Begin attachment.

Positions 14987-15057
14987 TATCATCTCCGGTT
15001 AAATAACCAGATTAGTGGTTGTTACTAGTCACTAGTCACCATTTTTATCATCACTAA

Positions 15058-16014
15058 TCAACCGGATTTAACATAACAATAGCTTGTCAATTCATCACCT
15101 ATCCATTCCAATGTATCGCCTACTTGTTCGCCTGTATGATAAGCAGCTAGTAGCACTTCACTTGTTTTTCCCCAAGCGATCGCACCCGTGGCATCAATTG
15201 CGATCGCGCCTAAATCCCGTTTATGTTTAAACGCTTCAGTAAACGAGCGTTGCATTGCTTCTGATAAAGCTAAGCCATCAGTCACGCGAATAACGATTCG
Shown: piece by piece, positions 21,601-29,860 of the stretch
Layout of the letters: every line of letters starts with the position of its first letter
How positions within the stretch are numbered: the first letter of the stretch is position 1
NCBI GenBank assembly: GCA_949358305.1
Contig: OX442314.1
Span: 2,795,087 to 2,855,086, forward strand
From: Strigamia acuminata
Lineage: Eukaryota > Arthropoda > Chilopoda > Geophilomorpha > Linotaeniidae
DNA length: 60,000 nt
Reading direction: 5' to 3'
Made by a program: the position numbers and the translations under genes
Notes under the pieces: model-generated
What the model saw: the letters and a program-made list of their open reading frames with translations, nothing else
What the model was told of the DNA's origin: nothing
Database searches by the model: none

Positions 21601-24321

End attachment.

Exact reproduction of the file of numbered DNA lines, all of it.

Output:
Positions 14987-15057
14987 TATCATCTCCGGTT
15001 AAATAACCAGATTAGTGGTTGTTACTAGTCACTAGTCACCATTTTTATCATCACTAA

Positions 15058-16014
15058 TCAACCGGATTTAACATAACAATAGCTTGTCAATTCATCACCT
15101 ATCCATTCCAATGTATCGCCTACTTGTTCGCCTGTATGATAAGCAGCTAGTAGCACTTCACTTGTTTTTCCCCAAGCGATCGCACCCGTGGCATCAATTG
15201 CGATCGCGCCTAAATCCCGTTTATGTTTAAACGCTTCAGTAAACGAGCGTTGCATTGCTTCTGATAAAGCTAAGCCATCAGTCACGCGAATAACGATTCG
Shown: piece by piece, positions 21,601-29,860 of the stretch
Layout of the letters: every line of letters starts with the position of its first letter
How positions within the stretch are numbered: the first letter of the stretch is position 1
NCBI GenBank assembly: GCA_949358305.1
Contig: OX442314.1
Span: 2,795,087 to 2,855,086, forward strand
From: Strigamia acuminata
Lineage: Eukaryota > Arthropoda > Chilopoda > Geophilomorpha > Linotaeniidae
DNA length: 60,000 nt
Reading direction: 5' to 3'
Made by a program: the position numbers and the translations under genes
Notes under the pieces: model-generated
What the model saw: the letters and a program-made list of their open reading frames with translations, nothing else
What the model was told of the DNA's origin: nothing
Database searches by the model: none

Positions 21601-24321